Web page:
Health groups sue Insurance Commissioner over Isaac action
BATON ROUGE, La. (AP) - Two health care groups are suing Insurance Commissioner Jim Donelon, claiming he exceeded his authority with emergency insurance coverage changes made after Hurricane Isaac.
The lawsuit by the Louisiana State Medical Society and the Louisiana Hospital Association was filed in Baton Rouge district court late Monday. It says an emergency rule that affected health insurance policies was unconstitutional and unenforceable.
The rule issued by Donelon on Sept. 4 required that emergency out-of-network medical care be treated like an in-network claim. The move eliminated higher charges for patients who were getting care outside of their health care network and sidestepped existing contracts between health providers and insurers that determine reimbursement rates and covered charges.
The medical society said Donelon improperly tried to create new law with the emergency rule and wrongly restricted the rights of doctors to bill their patients under existing contracts. The lawsuit seeks to have those portions of the rule dealing with payments for health services thrown out and declared unenforceable.
"Certain provisions of the emergency rule directly interfere with and impede the practices and contractual relationships of health care providers and health care professionals and limit their ability to enforce their contracts and recoup full payment for services rendered," the lawsuit says.
The rule covered activity from Aug. 26 through Sept. 25, affecting the entire state through Sept. 8 and then 23 parishes after that.
Donelon said Tuesday that he was enacting protections for insurance customers affected by Isaac. He said he wanted to ensure people forced from their homes by the storm wouldn't have to pay higher costs for emergency treatment even if they had to see an out-of-network doctor.
The commissioner said similar emergency rules were issued by the insurance department after hurricanes Katrina, Rita and Gustav in recent years, and he said the agency has the legal authority to issue such rules.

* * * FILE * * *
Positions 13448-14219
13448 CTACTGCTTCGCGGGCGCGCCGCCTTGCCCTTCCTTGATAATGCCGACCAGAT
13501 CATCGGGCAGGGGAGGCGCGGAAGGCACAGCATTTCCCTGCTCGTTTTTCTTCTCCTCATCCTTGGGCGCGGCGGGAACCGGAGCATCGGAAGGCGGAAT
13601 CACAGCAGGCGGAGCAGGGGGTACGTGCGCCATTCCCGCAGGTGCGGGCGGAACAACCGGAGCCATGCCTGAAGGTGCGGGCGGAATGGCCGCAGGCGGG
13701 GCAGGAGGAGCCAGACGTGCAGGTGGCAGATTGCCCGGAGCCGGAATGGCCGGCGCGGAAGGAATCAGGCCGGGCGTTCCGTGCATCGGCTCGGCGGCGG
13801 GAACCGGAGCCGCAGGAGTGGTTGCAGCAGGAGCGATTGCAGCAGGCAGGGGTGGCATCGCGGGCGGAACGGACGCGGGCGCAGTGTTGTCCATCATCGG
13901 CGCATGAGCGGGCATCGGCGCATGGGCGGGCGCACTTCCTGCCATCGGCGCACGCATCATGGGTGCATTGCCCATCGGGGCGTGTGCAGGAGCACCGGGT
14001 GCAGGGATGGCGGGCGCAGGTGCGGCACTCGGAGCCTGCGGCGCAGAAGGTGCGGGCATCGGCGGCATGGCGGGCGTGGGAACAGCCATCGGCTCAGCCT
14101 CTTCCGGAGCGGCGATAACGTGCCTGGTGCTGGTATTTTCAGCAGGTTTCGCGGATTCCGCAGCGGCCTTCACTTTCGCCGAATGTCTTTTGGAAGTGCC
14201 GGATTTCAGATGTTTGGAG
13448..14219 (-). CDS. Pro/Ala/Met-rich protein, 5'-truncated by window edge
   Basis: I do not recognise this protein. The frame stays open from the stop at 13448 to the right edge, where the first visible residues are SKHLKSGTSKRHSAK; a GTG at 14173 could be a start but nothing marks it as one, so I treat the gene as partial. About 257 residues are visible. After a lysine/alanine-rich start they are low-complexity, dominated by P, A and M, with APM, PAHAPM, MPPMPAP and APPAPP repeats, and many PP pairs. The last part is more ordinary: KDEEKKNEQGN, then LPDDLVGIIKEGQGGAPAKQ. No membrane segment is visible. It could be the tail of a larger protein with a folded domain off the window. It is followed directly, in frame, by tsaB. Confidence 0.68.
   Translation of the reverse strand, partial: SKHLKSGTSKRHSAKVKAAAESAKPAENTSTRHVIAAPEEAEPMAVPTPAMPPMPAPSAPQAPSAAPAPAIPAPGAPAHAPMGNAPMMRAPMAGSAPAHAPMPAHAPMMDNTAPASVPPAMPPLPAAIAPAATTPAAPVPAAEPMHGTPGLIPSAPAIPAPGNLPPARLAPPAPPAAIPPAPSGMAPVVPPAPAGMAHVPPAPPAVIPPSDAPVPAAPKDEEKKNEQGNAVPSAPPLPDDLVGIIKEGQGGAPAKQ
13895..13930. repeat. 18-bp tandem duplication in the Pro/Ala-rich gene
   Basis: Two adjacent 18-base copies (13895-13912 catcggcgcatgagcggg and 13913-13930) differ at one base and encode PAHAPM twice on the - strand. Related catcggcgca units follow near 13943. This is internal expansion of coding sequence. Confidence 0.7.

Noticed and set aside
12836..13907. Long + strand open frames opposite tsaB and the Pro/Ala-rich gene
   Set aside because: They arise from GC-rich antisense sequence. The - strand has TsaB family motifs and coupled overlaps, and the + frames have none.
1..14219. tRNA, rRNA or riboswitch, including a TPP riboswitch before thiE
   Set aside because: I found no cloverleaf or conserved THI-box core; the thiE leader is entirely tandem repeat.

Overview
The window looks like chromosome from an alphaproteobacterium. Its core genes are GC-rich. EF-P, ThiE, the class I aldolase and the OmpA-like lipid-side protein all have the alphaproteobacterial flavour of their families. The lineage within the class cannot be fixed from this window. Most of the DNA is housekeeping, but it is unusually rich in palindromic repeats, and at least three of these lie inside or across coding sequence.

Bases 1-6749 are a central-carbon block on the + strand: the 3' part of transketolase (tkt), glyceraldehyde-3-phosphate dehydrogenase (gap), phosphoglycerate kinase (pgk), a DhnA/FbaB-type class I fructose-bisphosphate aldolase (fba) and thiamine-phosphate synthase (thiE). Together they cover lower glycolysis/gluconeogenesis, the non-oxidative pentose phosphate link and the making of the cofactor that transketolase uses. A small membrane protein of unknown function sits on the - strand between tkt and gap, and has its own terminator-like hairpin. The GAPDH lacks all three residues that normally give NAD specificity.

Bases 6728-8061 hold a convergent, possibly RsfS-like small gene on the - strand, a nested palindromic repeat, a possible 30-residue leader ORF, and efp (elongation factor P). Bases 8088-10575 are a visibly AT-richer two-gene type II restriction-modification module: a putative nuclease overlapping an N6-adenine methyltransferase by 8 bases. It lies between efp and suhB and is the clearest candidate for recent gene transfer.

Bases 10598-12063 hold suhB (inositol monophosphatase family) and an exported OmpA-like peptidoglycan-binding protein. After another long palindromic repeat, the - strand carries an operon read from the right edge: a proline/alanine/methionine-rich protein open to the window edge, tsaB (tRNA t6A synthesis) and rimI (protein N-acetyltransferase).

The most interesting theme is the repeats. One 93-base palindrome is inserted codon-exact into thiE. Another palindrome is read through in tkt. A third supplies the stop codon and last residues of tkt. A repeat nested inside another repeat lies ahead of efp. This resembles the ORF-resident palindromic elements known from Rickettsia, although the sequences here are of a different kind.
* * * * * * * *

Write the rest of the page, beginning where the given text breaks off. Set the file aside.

"What I'm trying to do, as I've done now four times, is protect evacuees," Donelon said.
Gov. Bobby Jindal gave Donelon the ability to issue limited emergency rules related to Isaac, through an executive order. The lawsuit says that although the governor can suspend regulatory provisions during a declared emergency, the governor's authority wasn't transferable to Donelon.
The lawsuit also says despite the emergency, neither Jindal nor Donelon has the ability to substantially change existing law, as the health care organizations claim Donelon did with his emergency rule.
"We will not sit idly by while Commissioner Donelon attempts to restrict the rights of physicians without any authority to do so," Jeff Williams, executive vice president of the medical society, said in a prepared statement.
Named as defendants are Donelon, the state and the Louisiana Department of Insurance.
Donelon's rule covered more than just health insurance, also barring property insurance companies from canceling policies because of an Isaac claim and giving extensions for people to pay their insurance premiums without late fees or penalties.
The lawsuit, however, isn't seeking to declare those parts of the rule invalidated.
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